There is still value in these mail order listings, but since people like Gary and others having retired their professions and the expiration of support from our extension projects like Mt. Vernon, things are likely to go downhill. We are already seeing mail listings from nurseries that publish 'frost' peach as frost tolerant. Fact check: Mr. Frost found a local leaf curl resistant peach 30 years ago which is named after him.

Even charts such as the dates of flowering are hard to trust. I checked on the Zaiger company's patent on 'sugar-twist' pluerry (peach x plum x cherry) and the wording of the patent was not clear on flower timing. For example I wanted it for what I thought was a late flowering pluerry because a place in California listed it as late flowering. My luck I used internet information over a local mail listing -It is indeed late and the local listing wrong. 

I think more focus belongs here on this or other local sites with us because we are a thin slice of the cherry pie where it really counts on the rainfall winter map:

(or download a bigger copy here)

Those of us here and still young enough to make a continued legacy of the old home-orchard-society, we already know how all important the critical aspects are made out to be because winter precipitation means everything. It moves all funding here almost to a halt. But "we" are still here for tree fruits, and the master gardeners are still funding results for berry fruits of which berries themselves tolerate here.

The main challenge for us on this help forum is to find exactly which color band new members are wishing to have questions answered about in reference to which direction and distancing from the coast, Portland, Corvallis, or Portland. Those closer to Viron are not so critical as to being precise because there are such wide swaths of the rainbow. If we could see it just like this person that has a hard time with apples;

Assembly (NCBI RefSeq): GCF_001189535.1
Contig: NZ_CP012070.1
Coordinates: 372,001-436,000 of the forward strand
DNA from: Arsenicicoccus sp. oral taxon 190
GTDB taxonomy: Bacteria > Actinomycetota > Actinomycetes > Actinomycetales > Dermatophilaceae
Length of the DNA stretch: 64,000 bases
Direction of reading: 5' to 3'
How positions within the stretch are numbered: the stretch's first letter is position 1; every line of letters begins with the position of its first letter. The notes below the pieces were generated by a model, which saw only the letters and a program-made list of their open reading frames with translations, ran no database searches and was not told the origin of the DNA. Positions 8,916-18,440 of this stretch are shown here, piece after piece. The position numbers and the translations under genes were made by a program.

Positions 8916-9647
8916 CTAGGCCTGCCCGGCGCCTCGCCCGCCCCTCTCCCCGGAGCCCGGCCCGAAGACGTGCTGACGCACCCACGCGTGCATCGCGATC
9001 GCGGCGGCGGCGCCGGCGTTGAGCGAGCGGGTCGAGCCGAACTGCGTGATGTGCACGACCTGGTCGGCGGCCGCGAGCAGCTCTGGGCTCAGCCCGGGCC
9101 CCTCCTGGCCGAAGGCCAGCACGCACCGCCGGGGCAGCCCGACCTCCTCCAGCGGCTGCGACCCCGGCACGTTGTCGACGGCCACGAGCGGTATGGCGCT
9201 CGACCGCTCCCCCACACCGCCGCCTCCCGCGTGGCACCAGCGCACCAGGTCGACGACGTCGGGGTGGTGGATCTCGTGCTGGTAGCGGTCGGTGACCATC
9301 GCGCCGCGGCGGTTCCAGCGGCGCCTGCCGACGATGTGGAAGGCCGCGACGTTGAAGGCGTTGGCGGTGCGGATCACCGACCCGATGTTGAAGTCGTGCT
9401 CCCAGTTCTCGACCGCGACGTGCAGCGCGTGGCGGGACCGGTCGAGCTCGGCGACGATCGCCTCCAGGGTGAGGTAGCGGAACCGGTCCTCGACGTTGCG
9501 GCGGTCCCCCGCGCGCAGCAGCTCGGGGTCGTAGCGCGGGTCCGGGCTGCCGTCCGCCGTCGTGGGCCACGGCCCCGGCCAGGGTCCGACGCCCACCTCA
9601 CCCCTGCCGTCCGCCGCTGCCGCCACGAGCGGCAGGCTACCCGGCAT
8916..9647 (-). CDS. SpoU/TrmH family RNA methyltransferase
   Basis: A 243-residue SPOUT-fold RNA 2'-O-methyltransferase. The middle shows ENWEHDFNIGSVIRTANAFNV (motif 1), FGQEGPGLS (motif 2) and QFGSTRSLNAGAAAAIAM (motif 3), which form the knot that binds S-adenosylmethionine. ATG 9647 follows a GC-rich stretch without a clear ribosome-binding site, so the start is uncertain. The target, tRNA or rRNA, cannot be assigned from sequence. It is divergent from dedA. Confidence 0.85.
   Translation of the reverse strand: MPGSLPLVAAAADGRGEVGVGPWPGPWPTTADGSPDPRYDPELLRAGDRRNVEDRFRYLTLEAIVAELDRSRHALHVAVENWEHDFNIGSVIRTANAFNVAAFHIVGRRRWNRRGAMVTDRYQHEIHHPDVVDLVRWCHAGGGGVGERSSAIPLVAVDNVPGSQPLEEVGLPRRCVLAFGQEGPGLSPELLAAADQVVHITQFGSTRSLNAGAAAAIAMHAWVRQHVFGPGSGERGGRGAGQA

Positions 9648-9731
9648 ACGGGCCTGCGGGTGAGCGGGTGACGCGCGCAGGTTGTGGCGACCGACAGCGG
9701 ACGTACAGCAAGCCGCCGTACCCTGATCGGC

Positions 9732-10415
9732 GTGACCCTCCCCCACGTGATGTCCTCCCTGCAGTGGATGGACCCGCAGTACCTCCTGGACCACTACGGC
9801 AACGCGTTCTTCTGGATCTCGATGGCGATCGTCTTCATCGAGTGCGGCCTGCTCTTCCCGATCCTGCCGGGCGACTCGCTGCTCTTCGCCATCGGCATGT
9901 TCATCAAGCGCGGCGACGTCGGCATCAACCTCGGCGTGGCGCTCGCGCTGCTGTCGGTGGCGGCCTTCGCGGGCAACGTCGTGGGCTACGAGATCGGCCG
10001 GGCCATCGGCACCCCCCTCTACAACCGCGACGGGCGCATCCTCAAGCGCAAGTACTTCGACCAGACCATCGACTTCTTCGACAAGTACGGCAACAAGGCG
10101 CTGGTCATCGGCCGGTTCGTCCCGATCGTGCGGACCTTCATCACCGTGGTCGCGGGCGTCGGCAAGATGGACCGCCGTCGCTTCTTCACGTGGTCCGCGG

15 miles from the coast in SW Oregon  (ie.  scroll to top,  higher risk to pome fruit there than Portland)

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brush
sw hills, portland, oregon
6 Posts
(Offline)
9
June 5, 2021 - 10:06 pm

hi folks,

well, i'm badly behind the times. missed my renewal, so stopped getting the pome news and never heard about the impending ending of the HOS  until... well, until tonight. (it was a busy year. full of kids, landwork, and a BLM uprising.)

my daughter is distraught. she can't imagine never again sampling the bounty of the fruit show. she's now 16, and bemoans that just as she's becoming able to volunteer, the opportunity is no longer.

well, we'll see. myself, i'll certainly miss both all about fruit and also the scion exchange. i'm under orders not to plant more trees, but still topworking ... and still want that (brushy) limbertwig. 🙂

we have a good sampling of apples, pears, a few plums etc. would be happy to contribute to an exchange. i like the idea of doing something DIY, in a park, etc. honestly, it's portland -- the scions wouldn't be too hurt by some rain, and neither would we. that's what raingear is for! the biggest challenge would be labeling -- maybe we can stock a supply of those aluminum labels?

anyway, just putting it out there. still darn busy, but would love for the knowledge and relations the HOS has cultivated (and grafted) to find new soil to transplant into.

any status updates on such new organizational expressions?

thanks to everyone that's kept the forum going, and the carrying the seeds of the HOS' last fruiting...

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John S
1020 Posts
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10
June 7, 2021 - 5:47 pm

Joanie Cooper is hoping that some younger, hipper people will start something that fits the times better.  I would probably help them.

John S
PDX OR

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davem
171 Posts
(Offline)
11
June 8, 2021 - 4:28 pm

Does anyone here use iNaturalist?  It would be interesting to see if we could start a project there which documented our shared species and varieties.  e.g. with location turned on, take a photo on your phone of each of your trees, and when you submit the photo, enter the species (e.g. Malus domestica) and enumerate the varieties grafted onto it (e.g. Zestar, Tsugaru, ...).  Thus you could search for a variety and get a map showing how far you live from someone that has that variety.  If you're worried about people knowing where you live, you can mark the location private and it will only show your town, not your yard.

Someone who wanted to organize a local fruit-tasting or scion exchange could reach out to everyone in the project within a certain area to see if they want to participate.

Here's a search for "granny smith" https://www.inaturalist.org/ob.....fiable=any